For those who do not know, I moderate an advanced prostate cancer on-line support group. Members are both men with advanced prostate cancer and many of their care givers. There was a recent conversation I want to share about specific “off label” and “out of the box” treatment strategies, specifically about oncologists not knowing about the treatment possibilities and their reluctance to use them. I thought I would share this particular post:

This is why it is important for all of us to learn about these alternatives and bring the information to our doctors. Among the most important goal of this group is to educate and help people to take charge of their medical care. This includes learning about “out of the box” treatments.

We need to learn about these options and then bring the information directly to our doctors. Our job, to extend our own and our partners life, is to educate our doctors, expand their horizons and knowledge base, get them to be willing to go “outside the box.”

This can be a difficult task, first we need to educate ourselves, then our doctors. Many of us will experience significant resistance from our doctors, but we need to remember that we are trying to extend our own life and the life of our loved one. What are we willing to do to accomplish this goal? Would you run into the road to push your loved one out of the way of an on coming vehicle? Arguing with your doctor seems to be less dangerous, but for many of us perhaps scarier! But, should it be? Why is it?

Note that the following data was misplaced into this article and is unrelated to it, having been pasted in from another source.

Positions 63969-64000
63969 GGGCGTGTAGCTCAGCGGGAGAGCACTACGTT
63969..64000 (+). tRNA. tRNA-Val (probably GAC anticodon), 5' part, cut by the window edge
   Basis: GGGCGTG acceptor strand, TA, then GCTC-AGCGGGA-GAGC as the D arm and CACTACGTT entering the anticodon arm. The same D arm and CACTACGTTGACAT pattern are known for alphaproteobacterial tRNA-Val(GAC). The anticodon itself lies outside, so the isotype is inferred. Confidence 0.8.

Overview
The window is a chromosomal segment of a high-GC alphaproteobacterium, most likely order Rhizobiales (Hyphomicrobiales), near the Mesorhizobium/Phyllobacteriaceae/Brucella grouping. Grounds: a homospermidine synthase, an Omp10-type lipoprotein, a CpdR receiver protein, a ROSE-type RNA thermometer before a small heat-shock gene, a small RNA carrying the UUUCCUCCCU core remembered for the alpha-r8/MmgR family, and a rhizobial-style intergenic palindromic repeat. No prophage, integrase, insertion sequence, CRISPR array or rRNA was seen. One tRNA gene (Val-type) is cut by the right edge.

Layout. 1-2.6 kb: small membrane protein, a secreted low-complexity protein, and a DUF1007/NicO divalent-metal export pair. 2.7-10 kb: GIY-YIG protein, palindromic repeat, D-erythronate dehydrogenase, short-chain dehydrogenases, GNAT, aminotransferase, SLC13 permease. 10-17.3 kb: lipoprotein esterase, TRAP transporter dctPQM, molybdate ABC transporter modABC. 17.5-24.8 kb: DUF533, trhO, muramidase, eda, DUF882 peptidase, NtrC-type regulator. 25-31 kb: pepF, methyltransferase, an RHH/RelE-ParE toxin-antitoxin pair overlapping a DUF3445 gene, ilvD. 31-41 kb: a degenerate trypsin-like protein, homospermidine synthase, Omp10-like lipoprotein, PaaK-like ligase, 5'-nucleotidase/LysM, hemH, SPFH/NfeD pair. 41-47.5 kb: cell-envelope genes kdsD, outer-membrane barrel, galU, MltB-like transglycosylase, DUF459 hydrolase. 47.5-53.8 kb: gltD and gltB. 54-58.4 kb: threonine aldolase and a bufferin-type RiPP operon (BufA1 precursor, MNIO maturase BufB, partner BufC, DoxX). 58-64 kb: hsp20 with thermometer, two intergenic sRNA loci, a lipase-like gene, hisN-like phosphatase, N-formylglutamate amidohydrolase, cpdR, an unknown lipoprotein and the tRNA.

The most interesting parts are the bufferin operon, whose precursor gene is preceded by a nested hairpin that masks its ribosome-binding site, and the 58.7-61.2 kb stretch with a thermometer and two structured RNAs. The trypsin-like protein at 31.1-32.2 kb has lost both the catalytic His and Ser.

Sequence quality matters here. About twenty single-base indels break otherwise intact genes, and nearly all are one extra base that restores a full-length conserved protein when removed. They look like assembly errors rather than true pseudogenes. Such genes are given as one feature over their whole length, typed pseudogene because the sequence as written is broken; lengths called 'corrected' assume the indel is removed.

So, what are your next steps going to be?

Five years ago, when I suggested to my oncologist that I wished to go intermittent (ADT) he was very resistant. I brought him some of the current research to read and told him that I understood if he was concerned that my estate might sue him if it didn’t work. I offered to sign in his notes a statement that he recommended against intermittent therapy and that I was doing it against his advise. He passed on the offer, I went intermittent and I am still alive today to share this story.

Our doctors can not be “all knowing.” That is an unrealistic expectation, but we can and should expand their knowledge base. Our medical care is a joint responsibility, our doctors should be our advisers and our partner, but we need to remain the captain of our ship. Don’t forget, it is the captain that is the last to leave a sinking ship, so we have every right to do everything we can to keep the ship a float.

Joel T Nowak, M.A., M.S.W.